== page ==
In a time before Teeth of the Sea, there was JAWS. A mythical beast that existed chiefly in its members’ imaginations, it was to be the ultimate incandescent and unsavoury aural burnout; a bracing, no-rules tarpit of abjection and intrigue. Then they actually had a band practice, and
found that instead it sounded like an inept, drumloop-driven racket. Only mildly disheartened, the band lay dormant until a decidedly blurry, in-the-red evening at a show in one of the murkier quarters of the metropolis, when its entourage were excited enough in their addled state to forge a master plan once again: Their mission: to stand atop the scrapheap of modern avant-rock like some wayward, drunken colossus. Armed with freedom of intent, irreverence
and sheer hedonistic spirit, they would banish the legions of laptop-tapping timewasters and po-faced noisemongers that habitually blighted their evenings out, forever.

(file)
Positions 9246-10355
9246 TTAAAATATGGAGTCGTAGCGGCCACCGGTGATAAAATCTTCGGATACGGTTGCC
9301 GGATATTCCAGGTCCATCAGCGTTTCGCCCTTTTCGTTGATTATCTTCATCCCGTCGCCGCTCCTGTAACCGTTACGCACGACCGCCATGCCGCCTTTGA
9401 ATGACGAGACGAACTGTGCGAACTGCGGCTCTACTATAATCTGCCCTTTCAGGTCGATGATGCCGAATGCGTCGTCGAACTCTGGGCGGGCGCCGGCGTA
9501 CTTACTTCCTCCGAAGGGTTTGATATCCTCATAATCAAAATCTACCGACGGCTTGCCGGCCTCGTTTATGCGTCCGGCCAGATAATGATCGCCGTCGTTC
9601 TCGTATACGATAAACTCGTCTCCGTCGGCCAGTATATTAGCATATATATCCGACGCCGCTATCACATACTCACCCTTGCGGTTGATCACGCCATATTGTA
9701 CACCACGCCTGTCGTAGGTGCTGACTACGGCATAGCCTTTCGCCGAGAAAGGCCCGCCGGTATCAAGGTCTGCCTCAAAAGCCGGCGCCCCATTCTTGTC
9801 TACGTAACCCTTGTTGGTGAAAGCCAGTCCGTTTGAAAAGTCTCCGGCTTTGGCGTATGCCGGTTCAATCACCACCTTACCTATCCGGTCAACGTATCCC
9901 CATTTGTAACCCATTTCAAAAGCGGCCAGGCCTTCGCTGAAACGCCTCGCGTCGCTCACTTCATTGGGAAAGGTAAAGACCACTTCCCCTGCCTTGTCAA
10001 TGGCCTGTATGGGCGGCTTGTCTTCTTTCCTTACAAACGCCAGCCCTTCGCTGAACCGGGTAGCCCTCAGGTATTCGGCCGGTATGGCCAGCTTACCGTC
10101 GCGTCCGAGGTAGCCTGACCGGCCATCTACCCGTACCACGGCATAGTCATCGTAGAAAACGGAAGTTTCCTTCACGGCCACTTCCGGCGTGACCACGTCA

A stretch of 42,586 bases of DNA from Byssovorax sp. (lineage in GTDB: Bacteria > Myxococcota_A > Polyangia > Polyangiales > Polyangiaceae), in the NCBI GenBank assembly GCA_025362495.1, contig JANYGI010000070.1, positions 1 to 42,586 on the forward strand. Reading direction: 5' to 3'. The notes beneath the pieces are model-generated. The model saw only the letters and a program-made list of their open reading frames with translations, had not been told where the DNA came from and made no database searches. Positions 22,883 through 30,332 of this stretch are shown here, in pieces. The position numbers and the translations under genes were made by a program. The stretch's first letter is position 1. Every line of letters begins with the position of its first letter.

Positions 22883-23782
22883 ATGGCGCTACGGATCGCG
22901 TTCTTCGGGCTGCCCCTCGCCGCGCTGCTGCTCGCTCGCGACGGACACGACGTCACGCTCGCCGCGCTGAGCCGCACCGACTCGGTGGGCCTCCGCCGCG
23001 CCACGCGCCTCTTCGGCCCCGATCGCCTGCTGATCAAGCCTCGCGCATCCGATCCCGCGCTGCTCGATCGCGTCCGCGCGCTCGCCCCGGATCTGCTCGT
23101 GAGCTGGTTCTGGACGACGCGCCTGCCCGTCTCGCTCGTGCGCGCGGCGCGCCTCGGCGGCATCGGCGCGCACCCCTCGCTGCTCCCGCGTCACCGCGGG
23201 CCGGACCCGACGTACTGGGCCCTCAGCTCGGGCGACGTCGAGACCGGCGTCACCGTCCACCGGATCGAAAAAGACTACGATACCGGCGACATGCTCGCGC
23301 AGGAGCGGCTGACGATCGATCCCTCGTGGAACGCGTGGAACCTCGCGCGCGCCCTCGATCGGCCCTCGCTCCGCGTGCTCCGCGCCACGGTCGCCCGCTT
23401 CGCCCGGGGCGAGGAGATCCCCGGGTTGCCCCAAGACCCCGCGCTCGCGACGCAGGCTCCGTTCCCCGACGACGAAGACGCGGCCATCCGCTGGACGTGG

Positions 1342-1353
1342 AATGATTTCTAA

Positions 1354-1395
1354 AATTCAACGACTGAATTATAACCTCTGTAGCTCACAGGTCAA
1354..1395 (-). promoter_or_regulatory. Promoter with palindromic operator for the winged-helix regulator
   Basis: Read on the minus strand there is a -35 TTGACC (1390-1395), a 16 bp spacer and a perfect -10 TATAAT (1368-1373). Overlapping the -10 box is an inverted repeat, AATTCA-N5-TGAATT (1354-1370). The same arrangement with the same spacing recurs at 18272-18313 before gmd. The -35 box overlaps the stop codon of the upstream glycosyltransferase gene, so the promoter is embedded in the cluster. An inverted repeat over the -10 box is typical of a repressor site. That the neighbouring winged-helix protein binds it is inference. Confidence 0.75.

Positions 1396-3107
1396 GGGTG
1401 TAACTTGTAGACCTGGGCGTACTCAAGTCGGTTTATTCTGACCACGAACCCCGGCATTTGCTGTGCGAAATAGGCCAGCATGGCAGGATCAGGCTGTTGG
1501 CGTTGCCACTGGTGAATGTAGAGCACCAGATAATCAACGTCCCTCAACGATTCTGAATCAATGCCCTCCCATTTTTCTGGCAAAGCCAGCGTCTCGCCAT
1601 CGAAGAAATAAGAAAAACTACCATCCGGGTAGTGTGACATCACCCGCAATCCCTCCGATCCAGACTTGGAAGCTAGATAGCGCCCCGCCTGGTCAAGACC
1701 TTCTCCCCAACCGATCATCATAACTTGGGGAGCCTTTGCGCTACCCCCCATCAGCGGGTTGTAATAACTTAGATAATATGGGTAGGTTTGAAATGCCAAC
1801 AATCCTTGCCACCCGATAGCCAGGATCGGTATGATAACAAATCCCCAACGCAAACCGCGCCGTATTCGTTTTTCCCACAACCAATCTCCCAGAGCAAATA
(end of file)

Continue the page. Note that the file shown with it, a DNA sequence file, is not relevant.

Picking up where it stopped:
Then they actually had some band practices, and were pleasantly surprised to find that what emerged from the new lineup was a turbulent, fiery and atmospheric instrumental brew that encompassed searing cosmic psychedelia, melodramatic giallo soundscapes, mariachi melancholia and kraut-tinged droning occultism. This band hence metamorphosised into Teeth of the Sea. Two years and more have now passed since that fateful night, and though their sound has blossomed into the expansive, evocative and electrifying elixir you’ll hear on their Rocket Recordings debut Orphaned by the Ocean, their modus operandi remains exactly the same: To forge onward irrespective of genre, fashion and occasionally common sense. To have no agenda save what thrills them at any given moment. And to place reckless oblivion as the ideal destination for their quest. Orphaned by the Ocean, a far-reaching
travelogue boasting an embarrassment of riches in texture, atmosphere and bloody-minded amplified overload, is nonetheless merely the first stop along the way.
In the vein of: Goblin. Liars. Eno. Harmonia. Butthole Surfers.